Regarding the hours, investment banking is well known for its notorious 100 hour work weeks. That involves a lot of late nights and a lot of weekends spent working. Also, it’s quite common to get an email from your boss at midnight assigning you with a project that’s due at 9am the next day. In investment management, the hours are a lot more reasonable and average 50-60 hours a week. You also have most of your weekends free of work.
In investment management, you get a lot of work autonomy and responsibility early on. If you’re in equities or credit, during your first year you’ll get to speak directly to CEOs and CFOs of the companies you invest in. And regardless of asset class, you’ll work early on with portfolio managers, providing key inputs and opinions into investment decisions with millions of dollars at stake. In investment banking, it’s the more senior bankers who are sourcing deals, talking to clients, and executing deals. Juniors, on the other hand, do all the admin work necessary in the deal process such as putting together presentations and building Excel models. Also, stories of fetching coffee and lunch for seniors are not uncommon…
You basically have to do what your superiors tell you to do and that brings us to our last point, which is organisational structure. In investment management, it’s quite flat. Analysts, quants, and traders all work and collaborate together and no one is really above the other. And they all work directly with portfolio managers as partners in the investment process as opposed to portfolio managers being bosses who you have to take orders from. Investment banks follow a strict hierarchical order: 1st year analyst, 2nd year analyst, 1st year associate, and so on; eventually vice president, MD, etc. In each instance, you have to answer and take orders from people who are one notch above you in the hierarchy.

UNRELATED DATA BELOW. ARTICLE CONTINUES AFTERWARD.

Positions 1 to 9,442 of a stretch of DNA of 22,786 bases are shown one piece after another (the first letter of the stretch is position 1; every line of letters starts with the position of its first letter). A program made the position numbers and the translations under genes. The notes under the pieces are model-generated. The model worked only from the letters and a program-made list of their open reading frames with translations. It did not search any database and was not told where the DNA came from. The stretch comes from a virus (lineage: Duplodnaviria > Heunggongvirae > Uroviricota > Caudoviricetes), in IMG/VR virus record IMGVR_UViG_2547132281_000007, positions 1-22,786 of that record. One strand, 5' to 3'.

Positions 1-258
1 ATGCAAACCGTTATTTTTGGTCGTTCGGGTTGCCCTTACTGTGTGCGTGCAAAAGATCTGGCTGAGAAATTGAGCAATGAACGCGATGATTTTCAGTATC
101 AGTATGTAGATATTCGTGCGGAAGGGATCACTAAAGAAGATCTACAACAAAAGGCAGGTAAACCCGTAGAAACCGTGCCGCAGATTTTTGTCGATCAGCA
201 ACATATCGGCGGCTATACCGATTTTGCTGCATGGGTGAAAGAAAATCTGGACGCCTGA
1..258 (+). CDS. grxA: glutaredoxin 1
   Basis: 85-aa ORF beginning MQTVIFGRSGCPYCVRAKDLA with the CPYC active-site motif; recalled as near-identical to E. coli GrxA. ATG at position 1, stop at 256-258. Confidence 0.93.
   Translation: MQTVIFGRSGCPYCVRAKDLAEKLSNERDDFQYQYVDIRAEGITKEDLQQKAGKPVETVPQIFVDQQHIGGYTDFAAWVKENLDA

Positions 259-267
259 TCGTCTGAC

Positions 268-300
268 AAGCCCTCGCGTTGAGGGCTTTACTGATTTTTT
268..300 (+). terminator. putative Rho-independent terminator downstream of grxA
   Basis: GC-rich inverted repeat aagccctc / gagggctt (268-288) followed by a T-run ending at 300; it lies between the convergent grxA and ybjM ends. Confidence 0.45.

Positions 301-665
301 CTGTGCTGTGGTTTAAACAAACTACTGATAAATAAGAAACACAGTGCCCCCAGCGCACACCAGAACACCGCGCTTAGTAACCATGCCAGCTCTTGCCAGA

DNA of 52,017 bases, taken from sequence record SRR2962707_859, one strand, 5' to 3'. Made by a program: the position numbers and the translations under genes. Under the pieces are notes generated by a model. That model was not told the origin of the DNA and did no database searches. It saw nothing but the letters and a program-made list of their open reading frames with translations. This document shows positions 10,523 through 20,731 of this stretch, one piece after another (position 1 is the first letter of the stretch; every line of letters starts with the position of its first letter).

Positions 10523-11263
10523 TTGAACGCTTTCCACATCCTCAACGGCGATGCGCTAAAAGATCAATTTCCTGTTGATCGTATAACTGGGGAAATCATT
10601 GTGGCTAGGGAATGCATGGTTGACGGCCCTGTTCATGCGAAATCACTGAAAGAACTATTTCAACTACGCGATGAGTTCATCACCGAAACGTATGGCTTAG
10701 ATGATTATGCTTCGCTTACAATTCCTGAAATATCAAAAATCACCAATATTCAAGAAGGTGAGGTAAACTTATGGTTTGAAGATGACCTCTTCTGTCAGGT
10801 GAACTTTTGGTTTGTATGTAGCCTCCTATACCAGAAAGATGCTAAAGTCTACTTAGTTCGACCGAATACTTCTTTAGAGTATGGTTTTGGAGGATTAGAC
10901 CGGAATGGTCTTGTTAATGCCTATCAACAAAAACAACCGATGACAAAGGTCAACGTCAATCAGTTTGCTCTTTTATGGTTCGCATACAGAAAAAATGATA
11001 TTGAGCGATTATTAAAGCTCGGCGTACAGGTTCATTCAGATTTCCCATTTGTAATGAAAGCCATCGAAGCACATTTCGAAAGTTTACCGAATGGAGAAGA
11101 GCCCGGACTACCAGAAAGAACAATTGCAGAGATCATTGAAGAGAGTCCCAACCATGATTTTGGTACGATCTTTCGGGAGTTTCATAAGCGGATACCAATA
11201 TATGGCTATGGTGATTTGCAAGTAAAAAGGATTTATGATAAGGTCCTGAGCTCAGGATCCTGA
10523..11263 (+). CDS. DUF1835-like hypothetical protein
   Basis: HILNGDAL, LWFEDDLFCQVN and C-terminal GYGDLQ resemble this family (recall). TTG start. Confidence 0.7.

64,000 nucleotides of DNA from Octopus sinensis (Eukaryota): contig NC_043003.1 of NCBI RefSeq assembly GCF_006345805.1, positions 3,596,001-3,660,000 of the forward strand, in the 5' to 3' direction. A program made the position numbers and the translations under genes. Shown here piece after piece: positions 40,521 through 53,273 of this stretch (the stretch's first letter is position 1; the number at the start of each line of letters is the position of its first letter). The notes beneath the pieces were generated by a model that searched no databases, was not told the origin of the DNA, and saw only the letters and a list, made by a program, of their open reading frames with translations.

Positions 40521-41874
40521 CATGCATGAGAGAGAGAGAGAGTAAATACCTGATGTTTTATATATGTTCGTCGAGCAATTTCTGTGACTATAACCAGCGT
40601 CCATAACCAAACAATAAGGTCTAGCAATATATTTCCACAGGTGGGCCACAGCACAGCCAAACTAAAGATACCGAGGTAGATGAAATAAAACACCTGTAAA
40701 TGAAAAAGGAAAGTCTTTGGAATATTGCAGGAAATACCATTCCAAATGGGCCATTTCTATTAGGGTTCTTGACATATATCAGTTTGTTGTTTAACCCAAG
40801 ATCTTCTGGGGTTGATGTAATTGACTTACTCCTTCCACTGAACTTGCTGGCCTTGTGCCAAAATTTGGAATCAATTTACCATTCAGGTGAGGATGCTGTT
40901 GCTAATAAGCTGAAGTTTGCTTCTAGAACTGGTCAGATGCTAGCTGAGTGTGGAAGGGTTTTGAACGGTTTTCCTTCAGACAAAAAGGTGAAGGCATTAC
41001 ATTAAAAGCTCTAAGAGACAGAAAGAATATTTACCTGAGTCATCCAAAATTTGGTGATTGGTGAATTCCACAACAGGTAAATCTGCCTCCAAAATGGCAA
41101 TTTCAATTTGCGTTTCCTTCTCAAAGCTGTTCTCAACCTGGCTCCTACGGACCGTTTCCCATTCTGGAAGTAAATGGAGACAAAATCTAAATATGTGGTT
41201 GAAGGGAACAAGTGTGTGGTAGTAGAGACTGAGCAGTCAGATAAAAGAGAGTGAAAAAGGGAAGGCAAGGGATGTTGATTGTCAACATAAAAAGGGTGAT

Our third and final reason why you should consider investment management over investment banking is their respective industry outlooks.
There’s been a flurry of new regulations implemented after the global financial crisis to reign in investment banks and eliminate “too big to fail” (not surprising considering the role banks played during the crisis). The consequence of all these regulations is that it’s negatively impacting investment banks’ financial performance: it’s restricting their revenue-generating potential, putting a strain on their cost structure, and reducing the returns of their different business lines. How are banks responding to this pressure? By reducing their workforces. In fact, in 2019 alone, investment banks cut more than 75,000 jobs globally!